We’ll see not only more spaces that promote physical activity and facilitate gathering for socialization, but also “walk-to” clinics for routine care, such as eye doctors or dentists, and alternative medicine.
“We want public places and stairs for physical activity, but at the same time, there are accessibility issues with our older population,” says Rod Vickroy, director, North Central health and wellness practice area leader, Gensler. “Solving those two problems at the same time will cause us to think differently and come at it with a universal design perspective.”
Driven by the Affordable Care Act, the U.S. healthcare system is shifting to managed contracts and clinic-based c
are. The days of the big-box hospital may be numbered and, instead, replaced by a smaller “mother ship” surrounded by community clinics, smaller tertiary clinics, and more retail-based clinics. Most drugstores now offer walk-in health services, while flu shots are dispensed at schools, grocery stores, airports, etc.
To discourage people from going to the emergency room for non-life-threatening illness, insurance companies are changing how they reimburse for ER care.
“How will these small retail ‘pop-up’ clinics affect the larger healthcare systems?” asks Todd Cohen, director, special projects, MedStar Montgomery Medical Center. “Because at the end of the day, it’s the bottom line that matters.”
The group says consolidation of the healthcare industry seems inevitable, with some predicting that 30% of the hospitals open now will be closed by 2030. “There won’t be many more big hospitals built,” Komiske predicts. “The bigger question is, what are we going to do with the ones that are already here?”
As the hospital shrinks and becomes a place for only the most acute patients, the home is poised to become an extension of the acute care system. Since home-based care is generally less costly, safer (fewer chances of acquiring an infection), and more family-centered/supportive, there are tremendous benefits for patients.
But many homes are not designed to accommodate people with different abilities and needs that come with illness and/or aging. Universal design will become more important in both new construction and renovation, and there are already several models out there.
One is a home designed by Changemaker Award winner Cindy Leibrock just outside of Fort Collins, Colorado, that has more than 250 design features that support health and longevity. There’s also the Universal Design Living Laboratory, Rosemarie Rossetti and Mark Leder’s national demonstration home, which opened in Columbus, Ohio, in summer 2012.
“Boomers are going to want to age in place,” Vickory says. “Affordability will be a key driver of this.” Adds Mladucky, “The traditional nursing home model hasn’t gone away yet. It’s just changing.”
As care is decentralized, there will be increasing need for spaces to be multifunctional, as well as adaptable buildings that can meet changing modes of delivery and information technology. We’ll see more modular concepts for walls and floors and more mixed-use planning.
Chip Cogswell, national healthcare director, Turner Construction Co., agrees that flexibility is critical. “Inpatient bed floors will never be very flexible, so flexibility needs to be in other areas, especially diagnostic and treatment, and support areas. No one really knows what technology will look like in the future and what it means for a lot of areas,” he says.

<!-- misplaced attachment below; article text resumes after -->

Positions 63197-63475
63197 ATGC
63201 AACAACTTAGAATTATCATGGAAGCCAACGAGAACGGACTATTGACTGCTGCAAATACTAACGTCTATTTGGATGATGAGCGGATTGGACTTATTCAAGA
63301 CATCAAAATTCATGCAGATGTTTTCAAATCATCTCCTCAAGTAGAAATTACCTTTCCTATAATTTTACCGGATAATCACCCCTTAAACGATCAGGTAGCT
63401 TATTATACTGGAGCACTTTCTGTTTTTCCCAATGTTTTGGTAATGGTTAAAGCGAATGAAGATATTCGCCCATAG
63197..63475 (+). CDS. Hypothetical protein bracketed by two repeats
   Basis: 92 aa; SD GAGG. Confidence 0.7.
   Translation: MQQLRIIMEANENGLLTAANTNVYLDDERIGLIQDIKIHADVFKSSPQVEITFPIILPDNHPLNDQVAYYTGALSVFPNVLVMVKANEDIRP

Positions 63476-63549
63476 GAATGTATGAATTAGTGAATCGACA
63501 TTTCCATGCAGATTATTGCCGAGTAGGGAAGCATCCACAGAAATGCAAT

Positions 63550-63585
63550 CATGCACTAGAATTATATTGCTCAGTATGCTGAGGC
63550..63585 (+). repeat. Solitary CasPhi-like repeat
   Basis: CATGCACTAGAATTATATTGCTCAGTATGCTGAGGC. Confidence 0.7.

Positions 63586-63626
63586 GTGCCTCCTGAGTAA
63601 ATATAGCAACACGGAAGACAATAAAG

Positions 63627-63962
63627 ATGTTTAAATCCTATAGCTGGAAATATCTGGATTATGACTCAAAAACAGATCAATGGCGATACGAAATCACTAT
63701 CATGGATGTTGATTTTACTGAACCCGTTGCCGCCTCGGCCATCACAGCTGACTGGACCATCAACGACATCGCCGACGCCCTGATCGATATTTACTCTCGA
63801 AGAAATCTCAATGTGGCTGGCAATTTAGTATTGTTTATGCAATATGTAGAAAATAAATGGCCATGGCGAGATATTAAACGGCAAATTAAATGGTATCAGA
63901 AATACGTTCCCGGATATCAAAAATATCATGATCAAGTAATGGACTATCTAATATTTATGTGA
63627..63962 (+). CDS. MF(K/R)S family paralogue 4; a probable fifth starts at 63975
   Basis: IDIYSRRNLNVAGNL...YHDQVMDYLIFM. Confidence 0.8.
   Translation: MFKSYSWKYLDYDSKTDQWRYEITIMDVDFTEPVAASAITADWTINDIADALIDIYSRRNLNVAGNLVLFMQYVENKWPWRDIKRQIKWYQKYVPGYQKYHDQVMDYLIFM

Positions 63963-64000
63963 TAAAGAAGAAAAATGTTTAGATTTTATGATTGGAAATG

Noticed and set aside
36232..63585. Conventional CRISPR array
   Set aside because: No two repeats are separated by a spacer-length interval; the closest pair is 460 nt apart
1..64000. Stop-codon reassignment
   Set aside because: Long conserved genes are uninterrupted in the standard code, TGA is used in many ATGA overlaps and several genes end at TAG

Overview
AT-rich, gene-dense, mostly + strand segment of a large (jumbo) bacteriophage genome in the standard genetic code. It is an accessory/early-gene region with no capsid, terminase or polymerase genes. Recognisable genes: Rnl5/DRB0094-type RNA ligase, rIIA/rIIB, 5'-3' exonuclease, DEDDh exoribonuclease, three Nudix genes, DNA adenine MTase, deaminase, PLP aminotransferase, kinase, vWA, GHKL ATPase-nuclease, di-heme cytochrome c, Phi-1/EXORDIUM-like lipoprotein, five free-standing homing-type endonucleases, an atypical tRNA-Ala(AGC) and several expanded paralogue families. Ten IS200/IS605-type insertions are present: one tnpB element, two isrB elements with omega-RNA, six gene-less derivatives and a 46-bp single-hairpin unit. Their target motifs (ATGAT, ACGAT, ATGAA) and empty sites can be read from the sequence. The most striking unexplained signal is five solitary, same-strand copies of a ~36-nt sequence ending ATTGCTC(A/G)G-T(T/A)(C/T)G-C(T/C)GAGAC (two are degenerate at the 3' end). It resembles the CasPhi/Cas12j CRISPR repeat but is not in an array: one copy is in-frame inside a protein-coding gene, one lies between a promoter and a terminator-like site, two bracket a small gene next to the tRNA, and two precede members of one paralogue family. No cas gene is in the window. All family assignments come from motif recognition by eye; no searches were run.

“We saw very little response to flexibility in the submitted projects, except in the provision of shell space for future expansion,” says William Worn, president, Worn Jerabeck Architects, P.C., and a professor at the University of Illinois. “Very few new, greenfield acute care hospitals will be built in the foreseeable future. We will, though, do a tremendous amount of rehab and renovation. Unfortunately, this work will be costly and difficult because of the lack of attention to the need for flexibility paid by architects during the past 20-year period.”
Daniel J. Miesle, administrative director – space planning and transition strategy, Stanford Hospital & Clinics, adds that the key to future flexibility will be to design buildings and spaces with standard grids versus specialized spaces, which will be especially critical in terms of high-tech services such as surgery and imaging that could increase room size beyond what is considered “basic needs.”
Creating buildings with longer lifecycles is also imperative due to the continued shortage of access to capital that healthcare providers are facing.
“We need to be building facilities that can be more easily renovated for changes in technology or that can be more easily repurposed,” Jung says. “We also need to keep focusing on lifetime costs. We know the initial first-time cost of constructing a healthcare facility is less than 20% of the total lifetime cost of operating that facility.”
With changes in reimbursement policies driven by HCHAPS scores and other measures in addition to a new focus on wellness based on a patient-centered medical home delivery model, it’s important that spaces are created to foster team-based care.
“There will be more comprehensive outpatient care models that fall just short of inpatient facilities,” Cogswell says. “Kaiser is building these in Atlanta now with everything up to 23-hour beds. Other organizations are going to start moving in that direction. That will be a challenge for those facilities that are heavily inpatient-focused. We’re also going to see fewer large atriums and other ‘nice-to-haves’ and more scrutiny around things that have a true ROI.”
Miesle says that this trend will result in more of an emphasis on electronic medical records and technology interfacing. “We’ll see more comprehensive outpatient centers to include clinics/MD offices, diagnostics, and rehab/wellness,” he says.
In the end, we don’t know exactly what our healthcare facilities and communities that support health will look like in 2021. In the United States, the healthcare system will probably be a continuum of care with the home as the technology-enabled hub, surrounded by retail clinics, wellness and fitness centers, ambulatory clinics, a hospital, and specialty clinics. It’s pretty clear that we’ll still need buildings. Just different types of buildings.
Sara O. Marberry is Executive Vice President of The Center for Health Design. You can follow her blog at http://blog.healthdesign.org/.